“The Colors of My Life: Paintings in the Washington Color School Tradition,” a comprehensive retrospective exhibition featuring works from the atelier of former MWFA artist Howard Barnes (1943-2020) is on view through October 28 at Miller White Fine Arts, 708 Route 134, South Dennis, Massachusetts.
“Charles Beaudelaire once said, “Colourists are epic poets.” The elegance, warmth and introspection of Barnes’ artworks indeed underscore the truth of this statement. The Washington Color School, an art movement that emerged in Washington, D.C., and flourished in the 1960s, promoted a form of abstract art that developed from the Color Field movement of the 1950s, itself a response to the abstract expressionism of the New York School.
“Styles of many of the prominent colorists in that movement, such as Ken Noland, Morris Louis and Helen Frankenthaler, are clearly referenced in Barnes’ earlier works. However, as a member of the second tier of the WCS, Barnes’ aesthetic contribution adds significant depth and dimension to many of the Colorists’ novel concerns, particularly that of representing nature through fields of color. Original WCS member Paul Reed, with whom Barnes personally studied, was the only one of his colleagues who, throughout his own career, maintained a reliance on nature to inform his work. Reed’s influence on Barnes’ work, both technically and philosophically, is hugely evident, however, Barnes has gone on to break ground with equal innovation and virtuosity.
“By the 1980s, Barnes’ many influences over decades of study and practice began to merge at the easel, with full mastery of the various approaches and himself ready to go beyond. Gentle mauves, blues and greens soon gave way to a burgeoning affinity for colors of greater intensity and contrast that would continue to grow throughout the remainder of his career. Many works, beginning with an expressive field of splatters, where then layered over with hard-line bands of color, either brushed or rolled on, producing juxtaposing opaque and transparent forms that visually invite freeform meandering while occupying a commanding composition stance. Further, Barnes’ fields now took on increased vigor through the painting process of scumbling, a technique he used to push a complement of colors into a field to raise the action of the surface.
“With an overarching concern for the life cycles of the natural world, Barnes was, by this time, approaching his prime. His impeccable composition and technique meticulously document the vitality of these portraits in ways that defy typical convention. For him, small things matter, and he assures us of this fact by virtue of the interconnectedness of otherwise divergent figures and forms.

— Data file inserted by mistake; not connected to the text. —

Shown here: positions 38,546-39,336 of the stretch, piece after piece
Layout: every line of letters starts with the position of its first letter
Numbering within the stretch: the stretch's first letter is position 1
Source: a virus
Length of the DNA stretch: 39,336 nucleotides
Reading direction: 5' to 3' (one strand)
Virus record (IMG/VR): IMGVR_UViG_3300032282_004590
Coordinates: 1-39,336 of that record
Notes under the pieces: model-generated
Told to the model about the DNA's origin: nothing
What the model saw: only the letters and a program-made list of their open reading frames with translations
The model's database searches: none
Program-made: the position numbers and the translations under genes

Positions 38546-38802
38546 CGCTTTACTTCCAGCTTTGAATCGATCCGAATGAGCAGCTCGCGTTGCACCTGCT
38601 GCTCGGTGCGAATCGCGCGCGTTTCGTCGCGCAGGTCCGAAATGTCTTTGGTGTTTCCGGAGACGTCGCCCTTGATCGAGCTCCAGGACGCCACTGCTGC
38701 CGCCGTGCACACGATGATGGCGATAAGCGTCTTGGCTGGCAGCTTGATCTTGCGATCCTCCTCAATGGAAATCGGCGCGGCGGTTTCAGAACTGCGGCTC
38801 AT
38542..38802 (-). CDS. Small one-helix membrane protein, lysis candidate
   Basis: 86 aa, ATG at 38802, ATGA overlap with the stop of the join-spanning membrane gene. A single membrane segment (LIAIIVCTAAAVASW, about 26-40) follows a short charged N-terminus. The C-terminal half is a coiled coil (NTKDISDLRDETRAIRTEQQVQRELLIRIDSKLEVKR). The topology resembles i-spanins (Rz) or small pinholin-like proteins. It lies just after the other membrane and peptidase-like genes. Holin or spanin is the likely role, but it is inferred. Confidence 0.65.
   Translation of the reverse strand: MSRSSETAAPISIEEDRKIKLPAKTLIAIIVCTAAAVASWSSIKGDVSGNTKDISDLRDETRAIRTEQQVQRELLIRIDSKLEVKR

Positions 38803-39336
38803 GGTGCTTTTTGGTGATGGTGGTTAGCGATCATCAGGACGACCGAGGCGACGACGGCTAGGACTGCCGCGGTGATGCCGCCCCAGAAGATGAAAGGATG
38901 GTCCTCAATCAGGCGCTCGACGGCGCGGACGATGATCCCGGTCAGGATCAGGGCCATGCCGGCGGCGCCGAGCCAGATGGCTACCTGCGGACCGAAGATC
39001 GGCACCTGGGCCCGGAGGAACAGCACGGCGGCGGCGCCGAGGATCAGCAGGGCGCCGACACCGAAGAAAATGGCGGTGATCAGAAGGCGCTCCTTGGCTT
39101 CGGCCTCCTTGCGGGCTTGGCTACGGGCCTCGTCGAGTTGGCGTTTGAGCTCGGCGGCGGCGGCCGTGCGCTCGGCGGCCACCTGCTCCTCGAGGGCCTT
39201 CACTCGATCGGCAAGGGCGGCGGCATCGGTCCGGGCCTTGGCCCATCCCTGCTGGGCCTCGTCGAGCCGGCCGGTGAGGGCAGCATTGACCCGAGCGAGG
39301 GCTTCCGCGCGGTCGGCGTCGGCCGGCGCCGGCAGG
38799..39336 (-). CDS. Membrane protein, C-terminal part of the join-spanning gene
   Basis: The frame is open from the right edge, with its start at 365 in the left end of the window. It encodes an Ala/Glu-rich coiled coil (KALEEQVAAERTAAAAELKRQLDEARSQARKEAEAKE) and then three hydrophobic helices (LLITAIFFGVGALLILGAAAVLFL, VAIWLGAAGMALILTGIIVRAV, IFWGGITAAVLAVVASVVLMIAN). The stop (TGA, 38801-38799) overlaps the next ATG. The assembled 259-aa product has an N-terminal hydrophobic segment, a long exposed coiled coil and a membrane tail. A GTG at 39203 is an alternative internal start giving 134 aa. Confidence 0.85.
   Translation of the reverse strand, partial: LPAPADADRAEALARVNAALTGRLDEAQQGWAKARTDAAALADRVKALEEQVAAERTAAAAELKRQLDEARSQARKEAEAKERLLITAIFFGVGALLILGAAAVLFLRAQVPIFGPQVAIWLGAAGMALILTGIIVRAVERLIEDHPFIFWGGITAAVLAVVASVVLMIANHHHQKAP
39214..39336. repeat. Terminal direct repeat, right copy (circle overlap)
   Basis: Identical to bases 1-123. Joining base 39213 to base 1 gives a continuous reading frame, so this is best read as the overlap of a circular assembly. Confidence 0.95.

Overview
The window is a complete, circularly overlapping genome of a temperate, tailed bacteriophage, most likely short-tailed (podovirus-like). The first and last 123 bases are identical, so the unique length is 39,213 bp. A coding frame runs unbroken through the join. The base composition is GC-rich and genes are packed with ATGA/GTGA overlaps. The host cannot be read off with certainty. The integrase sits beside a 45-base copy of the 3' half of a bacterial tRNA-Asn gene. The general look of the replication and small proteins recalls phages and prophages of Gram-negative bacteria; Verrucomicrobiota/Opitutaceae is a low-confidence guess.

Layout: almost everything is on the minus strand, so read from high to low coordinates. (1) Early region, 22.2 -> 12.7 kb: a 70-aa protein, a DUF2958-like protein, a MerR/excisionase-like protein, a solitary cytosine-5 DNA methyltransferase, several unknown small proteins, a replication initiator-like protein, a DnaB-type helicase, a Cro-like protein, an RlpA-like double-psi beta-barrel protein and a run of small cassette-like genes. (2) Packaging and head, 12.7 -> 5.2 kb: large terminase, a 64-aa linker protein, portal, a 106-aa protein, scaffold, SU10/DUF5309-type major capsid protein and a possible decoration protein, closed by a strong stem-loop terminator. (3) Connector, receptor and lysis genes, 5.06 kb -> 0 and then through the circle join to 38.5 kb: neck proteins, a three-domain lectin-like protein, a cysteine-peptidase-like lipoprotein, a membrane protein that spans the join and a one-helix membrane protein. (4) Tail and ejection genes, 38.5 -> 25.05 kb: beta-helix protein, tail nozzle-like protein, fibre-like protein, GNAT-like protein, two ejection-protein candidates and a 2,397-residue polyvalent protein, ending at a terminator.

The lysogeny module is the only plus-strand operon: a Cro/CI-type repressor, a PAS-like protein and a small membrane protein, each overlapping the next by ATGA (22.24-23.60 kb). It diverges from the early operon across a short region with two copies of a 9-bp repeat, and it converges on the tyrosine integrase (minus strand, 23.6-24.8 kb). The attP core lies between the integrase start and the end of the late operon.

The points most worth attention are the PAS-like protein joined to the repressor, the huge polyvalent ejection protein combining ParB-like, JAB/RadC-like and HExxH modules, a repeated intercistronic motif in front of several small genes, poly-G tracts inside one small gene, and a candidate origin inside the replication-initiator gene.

“Barnes’ scapes get your attention because they are consistent with our emotional and intuitive associations with nature. Nature is big, bigger than can be contained by human intervention and will fight for balance, with all necessary means at its disposal. Witness the ferocity of a prairie fire or the brutal force of a tsunami. In that Barnes provides color for nature’s portrait, the result is a higher, nobler sentience regarding her unrelenting influence on our lives.
“Gently but firmly, Barnes demands that our view of nature be altered. His use of color alludes to the way a camera’s shutter blinks through successively finer lens, orbiting, sharpening and adding critical depth to the piece. There is tension and complexity, given the appearance of rapid movement within fields bordering areas of calm and quiet. Our contemplation and enjoyment of these mesmerizing works will send us forth confident of nature’s inherent harmony, in all its vastness and native peculiarity.
“Barnes received his undergraduate training at Washburn University School of Fine Art in Topeka, Kansas, followed by extensive training at Heidelberg University School of Design in Germany. Following service in the United States Armed Forces, he worked professionally as a medical illustrator and commercial art director, while pursuing his career-defining studies with Paul Reed.”
(Miller White Fine Arts, 708 Route 134 (rear garden entrance), South Dennis, Massachusetts, is open by appointment or happenstance. To schedule a visit to the gallery, call (508) 360-4302 or email Susan Danton at firstname.lastname@example.org. You can view “The Colors of My Life: The Paintings of Howard Barnes (1943-2020)” at https://www.artsy.net/viewing-room/miller-white-fine-arts-the-colors-of-my-life-the-paintings-of-howard-barnes-1943-2020.)